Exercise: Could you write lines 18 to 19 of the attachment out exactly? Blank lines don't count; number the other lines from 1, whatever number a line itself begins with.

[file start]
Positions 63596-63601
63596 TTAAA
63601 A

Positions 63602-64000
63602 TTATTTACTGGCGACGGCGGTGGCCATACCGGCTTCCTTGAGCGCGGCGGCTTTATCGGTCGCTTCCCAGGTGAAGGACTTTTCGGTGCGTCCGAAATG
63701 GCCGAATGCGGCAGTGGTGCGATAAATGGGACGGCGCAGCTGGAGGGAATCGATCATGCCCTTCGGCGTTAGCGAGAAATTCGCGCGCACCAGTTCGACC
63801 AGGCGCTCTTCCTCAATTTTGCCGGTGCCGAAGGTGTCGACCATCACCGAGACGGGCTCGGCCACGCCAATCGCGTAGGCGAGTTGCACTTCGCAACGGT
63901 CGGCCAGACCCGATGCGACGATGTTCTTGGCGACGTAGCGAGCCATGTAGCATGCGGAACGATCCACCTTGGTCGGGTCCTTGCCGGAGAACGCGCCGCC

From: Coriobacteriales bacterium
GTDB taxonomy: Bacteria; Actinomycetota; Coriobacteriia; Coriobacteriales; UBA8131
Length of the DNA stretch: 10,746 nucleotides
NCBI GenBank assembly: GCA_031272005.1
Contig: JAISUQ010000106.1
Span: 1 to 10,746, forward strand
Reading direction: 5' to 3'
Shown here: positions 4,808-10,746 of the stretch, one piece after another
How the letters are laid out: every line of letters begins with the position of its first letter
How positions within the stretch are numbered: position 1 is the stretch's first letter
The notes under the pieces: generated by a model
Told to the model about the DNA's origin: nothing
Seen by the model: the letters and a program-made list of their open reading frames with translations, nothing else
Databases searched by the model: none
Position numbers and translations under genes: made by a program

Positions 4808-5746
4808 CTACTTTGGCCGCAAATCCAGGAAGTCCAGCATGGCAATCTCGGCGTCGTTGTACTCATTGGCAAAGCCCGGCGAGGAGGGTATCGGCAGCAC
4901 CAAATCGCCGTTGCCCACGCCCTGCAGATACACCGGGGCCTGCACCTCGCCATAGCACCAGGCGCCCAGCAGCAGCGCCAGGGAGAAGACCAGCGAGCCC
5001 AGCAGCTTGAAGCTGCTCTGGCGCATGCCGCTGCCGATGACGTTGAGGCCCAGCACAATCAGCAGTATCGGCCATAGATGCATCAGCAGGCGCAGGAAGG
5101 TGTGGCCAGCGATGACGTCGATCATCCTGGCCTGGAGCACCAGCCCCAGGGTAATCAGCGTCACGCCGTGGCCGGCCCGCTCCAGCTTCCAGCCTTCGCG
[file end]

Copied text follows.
How positions within the stretch are numbered: position 1 is the stretch's first letter
The notes under the pieces: generated by a model